A man accused of conspiracy to commit terrorist activities under the Beijing-imposed national security law was denied bail at a Hong Kong court on Thursday.

Cheung Ho-Yeung, 23, appeared at the West Kowloon Magistrates’ Courts in front of Chief Magistrate Victor So.

west kowloon court
Photo: Candice Chau/HKFP.

Cheung is accused of conspiring with others “with a view to coercing” the Central and Hong Kong governments, or “intimidating the public in order to pursue political agenda, to organise, plan, commit, participate in or threaten to commit terrorist activities” between April 1, 2021 and July 5, 2021.

The defendant’s co-conspirators included Chan Hoi-leung, Kwok Man-hei, Ho Yu-wang, Alexander Au, Chan Cheuk-hin, Law Kai-wing, Su Wing-ching, and other people, the prosecution said.

The seven alleged co-conspirators who were named have been charged in a separate case, also under the sweeping security law. Their cases have been transferred to the High Court.

The 23-year-old is also facing an alternative charge of “conspiracy to cause explosions likely to endanger life or property.”

Cheung was a student when he was arrested in October last year. The police said at the time that he was also suspected of money laundering and fraud.

‘Mastermind’ of conspiracy

Prosecutor Karen Ng objected to the defendant’s bail application on Thursday, and said that he was one of the “masterminds” of the conspiracy, and had an “important role.” She also applied to transfer Cheung’s case to the Court of First Instance, where the maximum penalty for conspiracy to commit terrorist activities is life imprisonment.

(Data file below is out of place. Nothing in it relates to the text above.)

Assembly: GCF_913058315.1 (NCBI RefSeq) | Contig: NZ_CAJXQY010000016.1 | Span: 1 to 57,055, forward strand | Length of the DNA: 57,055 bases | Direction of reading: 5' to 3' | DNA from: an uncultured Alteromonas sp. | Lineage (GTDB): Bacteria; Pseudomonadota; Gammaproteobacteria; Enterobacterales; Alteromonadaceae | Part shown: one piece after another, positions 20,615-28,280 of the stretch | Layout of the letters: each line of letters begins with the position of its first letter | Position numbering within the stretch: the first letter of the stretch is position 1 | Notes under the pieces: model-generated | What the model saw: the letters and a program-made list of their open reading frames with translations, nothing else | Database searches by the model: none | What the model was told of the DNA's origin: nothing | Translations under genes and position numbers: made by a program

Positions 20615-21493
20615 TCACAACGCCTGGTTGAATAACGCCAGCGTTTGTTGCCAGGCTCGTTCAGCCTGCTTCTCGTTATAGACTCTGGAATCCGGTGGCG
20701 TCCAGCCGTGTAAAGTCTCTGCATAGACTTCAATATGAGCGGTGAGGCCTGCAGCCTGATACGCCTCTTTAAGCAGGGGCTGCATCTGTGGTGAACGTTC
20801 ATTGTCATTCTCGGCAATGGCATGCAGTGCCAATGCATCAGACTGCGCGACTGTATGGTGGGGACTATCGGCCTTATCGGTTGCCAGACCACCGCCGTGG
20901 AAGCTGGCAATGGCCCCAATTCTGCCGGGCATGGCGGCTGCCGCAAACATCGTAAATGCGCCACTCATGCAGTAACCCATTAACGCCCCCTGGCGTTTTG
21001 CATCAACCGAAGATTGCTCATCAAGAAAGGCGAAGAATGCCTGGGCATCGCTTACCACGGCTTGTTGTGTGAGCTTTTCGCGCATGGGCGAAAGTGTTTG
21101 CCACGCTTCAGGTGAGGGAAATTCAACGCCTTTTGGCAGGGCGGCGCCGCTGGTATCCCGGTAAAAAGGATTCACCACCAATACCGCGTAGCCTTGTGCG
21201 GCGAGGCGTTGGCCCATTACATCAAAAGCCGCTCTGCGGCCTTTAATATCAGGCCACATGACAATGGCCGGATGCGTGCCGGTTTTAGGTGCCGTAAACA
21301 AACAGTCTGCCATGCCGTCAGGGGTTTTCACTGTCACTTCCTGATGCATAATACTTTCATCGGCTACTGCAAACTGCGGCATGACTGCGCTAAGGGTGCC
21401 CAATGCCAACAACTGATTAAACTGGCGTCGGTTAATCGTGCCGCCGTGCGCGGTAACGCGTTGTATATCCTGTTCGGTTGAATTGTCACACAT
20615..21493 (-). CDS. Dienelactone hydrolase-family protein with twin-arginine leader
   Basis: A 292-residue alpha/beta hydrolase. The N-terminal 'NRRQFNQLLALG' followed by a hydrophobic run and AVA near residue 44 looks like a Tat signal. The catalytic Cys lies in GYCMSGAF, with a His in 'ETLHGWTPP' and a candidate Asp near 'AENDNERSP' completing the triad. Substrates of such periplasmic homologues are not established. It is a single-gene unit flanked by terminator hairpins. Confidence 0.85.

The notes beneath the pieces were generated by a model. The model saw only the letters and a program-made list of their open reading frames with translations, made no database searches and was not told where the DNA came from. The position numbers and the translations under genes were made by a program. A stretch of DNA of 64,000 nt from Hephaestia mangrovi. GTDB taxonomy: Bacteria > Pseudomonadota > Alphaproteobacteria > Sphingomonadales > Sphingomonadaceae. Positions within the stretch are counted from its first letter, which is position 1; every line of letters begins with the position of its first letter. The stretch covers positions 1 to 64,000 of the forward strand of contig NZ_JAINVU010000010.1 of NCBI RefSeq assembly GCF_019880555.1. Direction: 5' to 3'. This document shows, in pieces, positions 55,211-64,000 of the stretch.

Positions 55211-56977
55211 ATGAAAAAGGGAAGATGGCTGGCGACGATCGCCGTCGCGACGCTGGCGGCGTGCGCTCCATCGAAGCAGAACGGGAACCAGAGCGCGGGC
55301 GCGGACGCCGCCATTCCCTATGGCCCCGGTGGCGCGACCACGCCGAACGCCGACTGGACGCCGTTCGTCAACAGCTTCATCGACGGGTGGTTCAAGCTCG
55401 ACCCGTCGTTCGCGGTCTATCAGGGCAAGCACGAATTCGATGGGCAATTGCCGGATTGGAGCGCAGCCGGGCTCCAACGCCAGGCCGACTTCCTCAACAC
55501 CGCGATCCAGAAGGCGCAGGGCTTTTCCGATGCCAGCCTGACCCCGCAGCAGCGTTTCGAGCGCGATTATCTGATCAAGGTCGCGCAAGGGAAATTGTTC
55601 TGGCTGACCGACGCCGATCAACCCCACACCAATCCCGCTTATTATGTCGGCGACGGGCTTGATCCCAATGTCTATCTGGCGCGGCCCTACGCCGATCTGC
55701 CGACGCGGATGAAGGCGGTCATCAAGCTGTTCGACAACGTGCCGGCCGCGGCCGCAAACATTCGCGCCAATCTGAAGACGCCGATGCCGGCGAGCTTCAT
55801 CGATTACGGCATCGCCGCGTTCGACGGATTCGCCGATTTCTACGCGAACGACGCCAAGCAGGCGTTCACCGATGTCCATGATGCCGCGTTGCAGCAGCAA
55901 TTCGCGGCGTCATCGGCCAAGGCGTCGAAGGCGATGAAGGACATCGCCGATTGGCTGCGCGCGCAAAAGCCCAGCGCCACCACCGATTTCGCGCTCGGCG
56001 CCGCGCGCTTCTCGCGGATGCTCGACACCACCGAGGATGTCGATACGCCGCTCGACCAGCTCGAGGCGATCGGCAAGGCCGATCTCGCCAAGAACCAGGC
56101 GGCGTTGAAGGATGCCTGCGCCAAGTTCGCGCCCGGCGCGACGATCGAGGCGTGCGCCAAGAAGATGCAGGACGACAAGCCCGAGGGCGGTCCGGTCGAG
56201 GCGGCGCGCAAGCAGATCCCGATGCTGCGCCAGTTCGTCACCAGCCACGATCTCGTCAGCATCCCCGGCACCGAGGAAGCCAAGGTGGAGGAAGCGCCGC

Victor SO Wai-tak 蘇惠德
Victor So. Photo: Judiciary.

Under bail reporting restrictions, written and broadcast reports of bail proceedings are limited to only include the result of an application, the name of the applicant and their representation, and the offence concerned.

Defendants charged under the security law have to face a more stringent bail assessment. Judges – who are handpicked by the authorities – have to consider not only the defendant’s risk of absconding or obstructing justice, but also whether there are sufficient grounds for believing they “will not continue to commit acts endangering national security.”

The chief magistrate adjourned the case to May 12. The court is scheduled to handle the prosecution’s application to transfer the case to the High Court.

The sweeping security legislation, enacted in June 2020, also criminalised subversion, secession, and collusion with foreign forces.

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Candice is a reporter at Hong Kong Free Press. She previously worked as a researcher at a local think tank. She has a BSocSc in Politics and International Relations from the University of Manchester and a MSc in International Political Economy from London School of Economics.